Help This Newbie ~> Aluminum wire welding


Old 07-30-04, 03:42 PM
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Help This Newbie ~> Aluminum wire welding

Hello All-
Yep, Newguy. Handshake, handshake.

Ok here's the problem:
I've just hooked up my ProMig 135 with a spool of .035 aluminum wire and a tank of argon- And proceeded to teach myself to run a nice bead. Fiddled around for awhile and settled down with wirespeed on about 5-6 and heat on B. I seem to be doing quite well at making bb's, a few decent (looking) welds with absolutely no penetration, and more bb's. Gas is at 15 lpm. I'm using new 6061 plate findings I dug out of the dumpster at my local fabricators.
It's become painfully obvious my welds suck, and I don't know how to fix it. I've been using this welder with .035 steel wire for a few months and doing *fairly* well most of the time- None of my creations have fallen apart or failed under stress.
1 of the problems seems to be the wire melting into a ball and fusing itself to the mig tip- Overcame that by ramping up the wire speed. If I turn up the heat any further I get what appears to be a TIG gun- Would be great if that's what I was doing but...
So far I don't understand why I'm not getting the penetration. I'm brushing the weld area with a new stainless brush, but that doesn't seem to help.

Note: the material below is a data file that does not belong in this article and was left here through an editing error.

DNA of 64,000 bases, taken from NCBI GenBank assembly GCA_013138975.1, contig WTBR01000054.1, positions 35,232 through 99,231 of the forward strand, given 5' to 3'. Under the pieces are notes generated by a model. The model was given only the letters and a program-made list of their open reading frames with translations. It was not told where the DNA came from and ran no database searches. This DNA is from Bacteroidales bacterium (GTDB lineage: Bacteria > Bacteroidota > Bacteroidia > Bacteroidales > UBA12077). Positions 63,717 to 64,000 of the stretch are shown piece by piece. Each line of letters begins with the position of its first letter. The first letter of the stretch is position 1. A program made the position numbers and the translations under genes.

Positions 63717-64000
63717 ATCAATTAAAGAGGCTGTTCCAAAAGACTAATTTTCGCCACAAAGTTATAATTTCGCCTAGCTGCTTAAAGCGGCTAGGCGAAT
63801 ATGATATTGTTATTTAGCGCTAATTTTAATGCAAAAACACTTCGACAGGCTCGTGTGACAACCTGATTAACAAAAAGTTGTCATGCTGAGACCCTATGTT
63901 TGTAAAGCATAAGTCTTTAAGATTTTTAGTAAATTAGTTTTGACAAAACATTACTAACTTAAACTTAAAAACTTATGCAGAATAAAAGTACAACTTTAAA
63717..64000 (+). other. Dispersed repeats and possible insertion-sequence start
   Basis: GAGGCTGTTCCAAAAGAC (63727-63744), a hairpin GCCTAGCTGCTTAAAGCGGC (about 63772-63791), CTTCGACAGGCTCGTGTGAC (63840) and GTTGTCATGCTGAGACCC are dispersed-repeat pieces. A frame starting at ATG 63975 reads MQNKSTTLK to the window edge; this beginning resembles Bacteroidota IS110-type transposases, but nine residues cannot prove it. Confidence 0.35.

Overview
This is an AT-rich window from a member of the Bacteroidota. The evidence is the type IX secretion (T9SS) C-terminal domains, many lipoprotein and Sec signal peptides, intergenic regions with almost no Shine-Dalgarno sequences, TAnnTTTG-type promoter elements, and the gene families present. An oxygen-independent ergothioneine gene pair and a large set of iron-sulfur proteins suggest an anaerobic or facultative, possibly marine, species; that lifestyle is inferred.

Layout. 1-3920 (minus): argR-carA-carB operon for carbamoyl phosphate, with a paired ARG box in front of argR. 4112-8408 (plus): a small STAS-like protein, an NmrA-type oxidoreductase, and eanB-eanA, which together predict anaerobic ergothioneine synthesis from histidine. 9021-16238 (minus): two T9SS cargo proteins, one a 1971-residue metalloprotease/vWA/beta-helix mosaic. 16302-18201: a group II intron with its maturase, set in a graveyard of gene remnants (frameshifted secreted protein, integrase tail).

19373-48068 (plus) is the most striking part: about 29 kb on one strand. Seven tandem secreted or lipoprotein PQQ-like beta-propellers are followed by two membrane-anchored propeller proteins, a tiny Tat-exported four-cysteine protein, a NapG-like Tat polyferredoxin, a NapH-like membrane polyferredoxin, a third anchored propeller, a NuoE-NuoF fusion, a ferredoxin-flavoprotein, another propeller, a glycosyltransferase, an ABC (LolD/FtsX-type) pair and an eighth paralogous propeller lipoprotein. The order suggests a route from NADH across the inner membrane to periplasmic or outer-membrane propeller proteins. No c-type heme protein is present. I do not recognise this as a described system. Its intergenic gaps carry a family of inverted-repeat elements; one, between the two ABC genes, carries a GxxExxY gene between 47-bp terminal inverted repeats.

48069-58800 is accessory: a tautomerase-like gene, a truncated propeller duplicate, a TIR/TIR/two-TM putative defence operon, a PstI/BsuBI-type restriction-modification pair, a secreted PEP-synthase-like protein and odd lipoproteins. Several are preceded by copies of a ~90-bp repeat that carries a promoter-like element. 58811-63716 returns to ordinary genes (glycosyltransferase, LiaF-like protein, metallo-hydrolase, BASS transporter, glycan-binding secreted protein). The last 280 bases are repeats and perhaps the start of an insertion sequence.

Hoping for an easy fix-
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Old 08-01-04, 07:37 AM
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I think you are running too cold, Aluminum wire needs to be hot and fast, your passes are about twice as quick as a steel one good luck
Old 08-05-04, 04:09 PM
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Someone on the Hobart forum was welding Al with a small mig recently, I didnt read all the threads. It can be done wih a machine like that ubut its going to be limited thickness. Alum is such a great thermal conductor that 1/8 or less plate will suck up the heat faster than that little machine can put it in. I dont use wire feed for alum so I am not familar with the settings on your machine, but its likely you are going to have to turn the machine way up. This means wire speed and adjust the V setting to match. Does it say heat on the V setting? If so this is kind of misleading. With a feeder the wire speed is the heat setting, the voltage is the arc intensity, it might sound like heat but its not. More wire = more current, then you need to turn up the volts up to burn the wire off. (very crude explanation I know)
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